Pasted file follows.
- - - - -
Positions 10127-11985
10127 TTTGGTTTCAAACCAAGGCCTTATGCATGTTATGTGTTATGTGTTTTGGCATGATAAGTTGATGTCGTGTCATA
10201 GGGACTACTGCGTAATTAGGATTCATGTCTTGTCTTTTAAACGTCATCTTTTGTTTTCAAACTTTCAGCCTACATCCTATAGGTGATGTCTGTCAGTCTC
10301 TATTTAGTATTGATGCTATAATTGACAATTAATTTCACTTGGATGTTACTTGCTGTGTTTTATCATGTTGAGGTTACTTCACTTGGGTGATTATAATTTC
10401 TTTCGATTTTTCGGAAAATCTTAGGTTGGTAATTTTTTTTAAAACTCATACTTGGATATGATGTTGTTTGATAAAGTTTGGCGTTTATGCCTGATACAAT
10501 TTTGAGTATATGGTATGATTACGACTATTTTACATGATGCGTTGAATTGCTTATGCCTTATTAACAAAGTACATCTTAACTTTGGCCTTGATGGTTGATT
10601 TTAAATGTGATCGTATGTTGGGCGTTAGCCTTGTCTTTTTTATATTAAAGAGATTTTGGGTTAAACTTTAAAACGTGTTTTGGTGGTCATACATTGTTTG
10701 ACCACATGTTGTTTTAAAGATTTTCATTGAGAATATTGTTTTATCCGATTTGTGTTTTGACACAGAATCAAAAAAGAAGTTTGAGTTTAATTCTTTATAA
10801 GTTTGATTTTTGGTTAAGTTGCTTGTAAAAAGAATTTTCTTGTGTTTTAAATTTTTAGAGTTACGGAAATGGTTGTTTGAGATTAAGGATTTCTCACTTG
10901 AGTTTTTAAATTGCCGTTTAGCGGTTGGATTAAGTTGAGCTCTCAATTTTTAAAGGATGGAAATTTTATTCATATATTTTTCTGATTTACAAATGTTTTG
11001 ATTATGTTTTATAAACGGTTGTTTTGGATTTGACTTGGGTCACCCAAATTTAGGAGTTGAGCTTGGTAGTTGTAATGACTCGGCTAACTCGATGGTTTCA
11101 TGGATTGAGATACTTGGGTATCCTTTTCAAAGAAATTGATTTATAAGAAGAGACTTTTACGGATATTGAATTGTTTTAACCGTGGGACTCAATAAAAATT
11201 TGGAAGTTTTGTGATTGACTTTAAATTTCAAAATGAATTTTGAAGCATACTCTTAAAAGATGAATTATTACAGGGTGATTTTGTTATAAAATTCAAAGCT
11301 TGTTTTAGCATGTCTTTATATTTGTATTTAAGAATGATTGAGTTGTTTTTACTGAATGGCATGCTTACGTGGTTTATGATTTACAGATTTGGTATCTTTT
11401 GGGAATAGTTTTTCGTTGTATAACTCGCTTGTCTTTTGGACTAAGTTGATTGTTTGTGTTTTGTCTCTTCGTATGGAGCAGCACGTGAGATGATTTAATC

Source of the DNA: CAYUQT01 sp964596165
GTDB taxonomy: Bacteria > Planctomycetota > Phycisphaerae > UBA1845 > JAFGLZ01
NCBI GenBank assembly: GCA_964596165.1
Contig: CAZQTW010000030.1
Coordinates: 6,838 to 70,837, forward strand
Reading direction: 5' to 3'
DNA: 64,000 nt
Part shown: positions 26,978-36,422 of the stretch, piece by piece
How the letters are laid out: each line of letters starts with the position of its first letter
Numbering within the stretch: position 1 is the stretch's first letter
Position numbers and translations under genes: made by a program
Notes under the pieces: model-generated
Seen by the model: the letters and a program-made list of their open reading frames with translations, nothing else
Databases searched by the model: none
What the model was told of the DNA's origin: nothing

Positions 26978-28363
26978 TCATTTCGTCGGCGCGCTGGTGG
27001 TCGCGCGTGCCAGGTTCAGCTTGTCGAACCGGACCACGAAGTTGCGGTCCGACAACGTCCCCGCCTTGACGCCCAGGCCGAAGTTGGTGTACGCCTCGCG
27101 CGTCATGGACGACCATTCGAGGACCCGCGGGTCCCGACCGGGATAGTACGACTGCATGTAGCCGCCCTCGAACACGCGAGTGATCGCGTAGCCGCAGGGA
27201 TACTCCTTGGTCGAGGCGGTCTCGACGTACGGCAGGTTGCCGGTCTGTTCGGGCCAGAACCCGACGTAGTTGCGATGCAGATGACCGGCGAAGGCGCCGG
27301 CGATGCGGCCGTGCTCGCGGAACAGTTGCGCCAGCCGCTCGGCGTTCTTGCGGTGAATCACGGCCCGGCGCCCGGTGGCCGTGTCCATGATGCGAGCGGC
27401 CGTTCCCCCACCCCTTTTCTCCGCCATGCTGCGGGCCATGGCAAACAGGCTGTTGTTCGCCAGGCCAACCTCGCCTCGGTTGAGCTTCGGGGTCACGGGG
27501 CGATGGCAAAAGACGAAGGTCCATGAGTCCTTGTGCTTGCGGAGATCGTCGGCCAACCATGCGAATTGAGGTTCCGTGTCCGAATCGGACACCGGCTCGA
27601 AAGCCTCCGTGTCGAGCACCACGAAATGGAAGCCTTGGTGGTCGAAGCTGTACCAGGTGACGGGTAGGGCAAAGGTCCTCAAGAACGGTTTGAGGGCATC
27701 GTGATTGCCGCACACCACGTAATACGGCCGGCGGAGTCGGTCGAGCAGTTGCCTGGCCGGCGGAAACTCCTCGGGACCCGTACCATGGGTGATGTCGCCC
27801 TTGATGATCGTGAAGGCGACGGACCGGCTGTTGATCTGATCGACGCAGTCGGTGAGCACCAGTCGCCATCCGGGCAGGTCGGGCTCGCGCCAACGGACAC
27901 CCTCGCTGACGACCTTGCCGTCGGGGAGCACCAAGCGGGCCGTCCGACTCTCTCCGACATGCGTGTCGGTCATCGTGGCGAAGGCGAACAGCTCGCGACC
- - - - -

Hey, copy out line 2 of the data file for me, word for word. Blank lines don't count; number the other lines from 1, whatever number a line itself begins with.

10127 TTTGGTTTCAAACCAAGGCCTTATGCATGTTATGTGTTATGTGTTTTGGCATGATAAGTTGATGTCGTGTCATA